If an accident does occur, minimize the damage to the eye these six steps can help save your child’s sight.
- Do not rub the eye. Rubbing the eye may increase bleeding or make the injury worse.
- Do not attempt to rinse out the eye. This can be even more damaging than rubbing.
- Do not apply pressure to the eye itself. Holding or taping a foam cup or the bottom of a juice carton to the eye are just two tips. Protecting the eye from further contact with any item, including the child’s hand, is the goal.
- Do not stop for medicine! Over-the-counter pain relievers will not do much to relieve pain. Aspirin (should never be given to children) and ibuprofen can thin the blood, increasing bleeding. Take the child to the emergency room at once – this is more important than stopping for a pain reliever.
- Do not apply ointment. Ointment, which may not be sterile, makes the area around the eye slippery and harder for the doctor to examine.
- Do not let your child play with fireworks, even if his/her friends are setting them off. Sparklers burn at 1800 degrees Farenheit, and bottle rockets can stray off course or throw shrapnel when they explode.
A sparkler burns at 1800 degrees Fahrenheit. Imagine what it can do to a child’s eyes.
Sobering Firework Related Injury Statistics:
- Fireworks devices were involved in an estimated 9,600 injuries treated in U.S. hospital emergency rooms in 2011, based on the 2011 Fireworks Annual Report from the Consumer Product Safety Commission (June 26, 2012)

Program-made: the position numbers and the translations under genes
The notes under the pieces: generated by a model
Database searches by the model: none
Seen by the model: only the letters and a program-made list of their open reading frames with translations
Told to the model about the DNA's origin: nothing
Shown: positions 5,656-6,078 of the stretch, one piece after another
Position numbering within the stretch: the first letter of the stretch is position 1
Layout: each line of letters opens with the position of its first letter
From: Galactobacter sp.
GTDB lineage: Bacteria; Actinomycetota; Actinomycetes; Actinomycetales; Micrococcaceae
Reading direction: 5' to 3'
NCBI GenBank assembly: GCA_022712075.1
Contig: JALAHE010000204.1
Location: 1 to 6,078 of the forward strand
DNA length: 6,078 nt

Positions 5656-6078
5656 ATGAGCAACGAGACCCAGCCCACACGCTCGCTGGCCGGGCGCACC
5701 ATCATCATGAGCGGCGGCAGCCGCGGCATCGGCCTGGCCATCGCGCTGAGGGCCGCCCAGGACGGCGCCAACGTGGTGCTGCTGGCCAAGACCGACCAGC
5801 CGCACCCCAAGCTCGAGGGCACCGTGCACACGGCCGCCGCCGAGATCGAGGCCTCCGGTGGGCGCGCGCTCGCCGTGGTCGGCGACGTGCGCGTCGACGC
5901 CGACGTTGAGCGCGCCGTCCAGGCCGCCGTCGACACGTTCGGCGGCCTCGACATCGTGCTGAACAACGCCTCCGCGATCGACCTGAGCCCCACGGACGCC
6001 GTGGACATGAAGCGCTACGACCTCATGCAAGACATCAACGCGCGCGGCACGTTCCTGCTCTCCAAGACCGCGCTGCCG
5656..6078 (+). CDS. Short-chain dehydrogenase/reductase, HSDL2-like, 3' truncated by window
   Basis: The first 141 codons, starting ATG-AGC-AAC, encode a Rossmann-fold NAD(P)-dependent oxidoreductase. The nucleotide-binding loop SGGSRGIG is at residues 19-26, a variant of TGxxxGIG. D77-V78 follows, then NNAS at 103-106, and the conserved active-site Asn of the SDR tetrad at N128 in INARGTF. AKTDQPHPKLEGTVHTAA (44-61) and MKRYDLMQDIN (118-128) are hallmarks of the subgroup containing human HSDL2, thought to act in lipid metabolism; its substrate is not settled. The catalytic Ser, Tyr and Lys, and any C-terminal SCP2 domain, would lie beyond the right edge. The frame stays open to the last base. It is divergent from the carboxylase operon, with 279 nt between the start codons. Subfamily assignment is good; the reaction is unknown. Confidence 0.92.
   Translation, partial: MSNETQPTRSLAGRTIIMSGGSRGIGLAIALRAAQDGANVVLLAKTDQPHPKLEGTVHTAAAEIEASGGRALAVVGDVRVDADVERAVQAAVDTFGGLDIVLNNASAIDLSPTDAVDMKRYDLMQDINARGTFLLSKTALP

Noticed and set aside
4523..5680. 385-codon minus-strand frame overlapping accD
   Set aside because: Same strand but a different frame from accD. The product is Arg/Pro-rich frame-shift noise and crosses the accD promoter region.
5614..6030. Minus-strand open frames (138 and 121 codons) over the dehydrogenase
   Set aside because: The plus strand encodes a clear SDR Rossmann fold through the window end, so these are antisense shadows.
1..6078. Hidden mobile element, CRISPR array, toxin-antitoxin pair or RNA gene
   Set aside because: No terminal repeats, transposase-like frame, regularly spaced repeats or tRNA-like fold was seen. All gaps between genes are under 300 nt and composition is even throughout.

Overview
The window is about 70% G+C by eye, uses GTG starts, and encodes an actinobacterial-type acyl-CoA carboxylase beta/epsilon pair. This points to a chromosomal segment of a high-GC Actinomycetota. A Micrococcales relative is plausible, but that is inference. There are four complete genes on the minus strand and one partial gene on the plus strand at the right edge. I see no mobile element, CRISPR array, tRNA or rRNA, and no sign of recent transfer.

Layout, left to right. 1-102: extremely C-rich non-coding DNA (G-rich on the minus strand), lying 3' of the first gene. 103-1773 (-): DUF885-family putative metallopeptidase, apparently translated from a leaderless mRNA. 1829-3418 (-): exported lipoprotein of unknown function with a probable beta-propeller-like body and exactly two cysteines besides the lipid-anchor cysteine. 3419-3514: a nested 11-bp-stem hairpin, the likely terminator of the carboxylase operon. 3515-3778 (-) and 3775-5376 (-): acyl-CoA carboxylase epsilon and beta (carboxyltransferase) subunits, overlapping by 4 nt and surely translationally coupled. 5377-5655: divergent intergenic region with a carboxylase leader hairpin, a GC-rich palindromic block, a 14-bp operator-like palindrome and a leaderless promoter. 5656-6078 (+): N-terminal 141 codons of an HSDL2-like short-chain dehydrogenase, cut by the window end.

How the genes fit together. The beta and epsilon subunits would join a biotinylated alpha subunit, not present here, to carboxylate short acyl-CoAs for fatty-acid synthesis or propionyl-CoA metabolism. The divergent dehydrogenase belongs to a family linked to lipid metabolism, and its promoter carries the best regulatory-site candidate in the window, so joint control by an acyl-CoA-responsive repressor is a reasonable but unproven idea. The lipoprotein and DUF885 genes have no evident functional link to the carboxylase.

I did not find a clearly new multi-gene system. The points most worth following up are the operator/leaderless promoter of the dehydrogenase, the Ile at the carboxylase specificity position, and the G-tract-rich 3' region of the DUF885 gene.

- An estimated 6,200 injuries were treated in hospital emergency rooms during the one-month period surrounding the Fourth of July (June 17-July 17).
- Of the fireworks-related injuries sustained, 68 percent were to males, and 32 percent were to females.
- Children younger than 15 years of age accounted for approximately 26 percent of the estimated 2011 injuries. Thirty-six percent of the estimated emergency department-treated, fireworks-related injuries were individuals younger than 20 years of age.
45% of fireworks-related injuries occur to children under the age of 14. And every year, 400
Americans lose sight in one or both eyes due to fireworks.
Uptown Eye Care warns that there is no truly safe way for nonprofessionals to use fireworks. We encourage you to enjoy the your local town’s fireworks display and leave the operation to the professionals.
Celebrate safely this 4th of July. Leave fireworks in the hands of professionals.
HAPPY INDEPENDENCE DAY!